that they did. Biological traits such as
skin color, facial shape, and hair color
and texture could define racial boundaries

the key to understanding the significant
differences between peoples lay not in
biology—or, at least, not in biology
alone—but in culture. Indeed, this
tradition of thought, which Du Bois
himself soon took up vigorously, argued
not only that culture was the central
issue but also that the races that mat-
tered for social life were not, in fact,
biological at all.

In the United States, for example,
the belief that anyone with one black
grandparent or, in some states, even
one black great-grandparent was also
black meant that a person could be
socially black but have skin that was
white, hair that was straight, and eyes
that were blue. As Walter White, the
midcentury leader of the National
Association for the Advancement of
Colored People, whose name was one
of his many ironic inheritances, wrote
in his autobiography, “I am a Negro.
My skin is white, my eyes are blue, my
hair is blond. The traits of my race are
nowhere visible upon me.”

Strict adherence to thinking of race
as biological yielded anomalies in the
colonial context as well. Treating all
Africans in Nigeria as “Negroes,” say,
would combine together people with
very different biological traits. If there
were interesting traits of national char-
acter, they belonged not to races but to
ethnic groups. And the people of one
ethnic group—Arabs from Morocco to
Oman, Jews in the Diaspora—could
come in a wide range of colors and
hair types.

In the second phase of discussion,
therefore, both of the distinctive claims
of the first phase came under attack.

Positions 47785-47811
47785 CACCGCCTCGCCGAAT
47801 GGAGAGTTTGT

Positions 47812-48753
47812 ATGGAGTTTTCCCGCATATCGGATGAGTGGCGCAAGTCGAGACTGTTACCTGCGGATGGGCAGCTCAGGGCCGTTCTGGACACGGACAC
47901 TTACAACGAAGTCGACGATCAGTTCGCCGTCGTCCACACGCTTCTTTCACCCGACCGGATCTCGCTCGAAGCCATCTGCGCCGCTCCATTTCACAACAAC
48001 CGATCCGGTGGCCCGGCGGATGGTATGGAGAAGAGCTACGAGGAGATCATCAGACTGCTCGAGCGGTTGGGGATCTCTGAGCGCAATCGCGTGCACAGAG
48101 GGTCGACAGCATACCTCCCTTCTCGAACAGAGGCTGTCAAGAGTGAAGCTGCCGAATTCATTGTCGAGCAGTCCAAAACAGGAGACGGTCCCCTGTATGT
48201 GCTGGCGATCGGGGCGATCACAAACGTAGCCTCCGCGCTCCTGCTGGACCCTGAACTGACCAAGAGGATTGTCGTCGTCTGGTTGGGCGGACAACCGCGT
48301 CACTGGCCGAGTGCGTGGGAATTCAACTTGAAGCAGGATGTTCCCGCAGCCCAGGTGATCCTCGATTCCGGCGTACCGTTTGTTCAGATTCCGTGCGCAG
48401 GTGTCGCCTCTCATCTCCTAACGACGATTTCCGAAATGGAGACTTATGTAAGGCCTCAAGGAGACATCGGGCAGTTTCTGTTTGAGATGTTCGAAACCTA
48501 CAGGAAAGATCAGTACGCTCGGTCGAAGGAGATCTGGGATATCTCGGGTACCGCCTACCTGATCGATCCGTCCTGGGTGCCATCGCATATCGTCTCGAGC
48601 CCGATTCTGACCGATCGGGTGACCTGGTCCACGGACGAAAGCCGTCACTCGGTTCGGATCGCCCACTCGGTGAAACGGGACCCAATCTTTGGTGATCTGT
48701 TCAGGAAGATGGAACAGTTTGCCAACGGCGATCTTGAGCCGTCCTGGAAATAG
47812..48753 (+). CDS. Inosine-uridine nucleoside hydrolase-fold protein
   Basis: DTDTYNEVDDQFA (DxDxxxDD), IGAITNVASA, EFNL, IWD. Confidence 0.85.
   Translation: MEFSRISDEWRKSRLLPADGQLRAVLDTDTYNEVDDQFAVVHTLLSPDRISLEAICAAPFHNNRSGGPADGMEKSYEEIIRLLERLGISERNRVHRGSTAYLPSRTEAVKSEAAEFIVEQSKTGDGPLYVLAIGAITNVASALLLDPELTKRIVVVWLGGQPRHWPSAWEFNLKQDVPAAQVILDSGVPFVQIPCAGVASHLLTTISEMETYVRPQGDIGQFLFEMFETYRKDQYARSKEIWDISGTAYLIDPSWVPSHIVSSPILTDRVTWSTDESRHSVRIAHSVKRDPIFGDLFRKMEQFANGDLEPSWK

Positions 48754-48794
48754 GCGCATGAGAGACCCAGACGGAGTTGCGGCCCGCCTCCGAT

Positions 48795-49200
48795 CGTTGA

Natural scientists denied that the races
observed in social life were natural

Kwame Anthony Appiah

6 f o r e i g n a f f a i r s

differences are caused by different group
biologies. And even if statistical differ-
ences between groups exist, that does not
necessarily provide a rationale for treating
individuals within those groups differently.
So, as Du Bois was one of the first to
argue, when questions arise about the
salience of race in political life, it is
usually not a good idea to bring biology
into the discussion.

It was plausible to think that racial
inequality would be easier to eliminate
once it was recognized to be a product of
sociology and politics rather than biology.
But it turns out that all sorts of status
differences between ethnoracial groups
can persist long after governments stop
trying to impose them. Recognizing that
institutions and social processes are at
work rather than innate qualities of the
populations in question has not made it
any less difficult to solve the problems.

IMAGINED COMMUNITIES
One might have hoped to see signs that
racial thinking and racial hostility were
vanishing—hoped, that is, that the color
line would not continue to be a major
problem in the twenty-first century, as
it was in the twentieth. But a belief in
essential differences between “us” and
“them” persists widely, and many con-
tinue to think of such differences as
natural and inherited. And of course,
differences between groups defined by
common descent can be the basis of
social identity, whether or not they are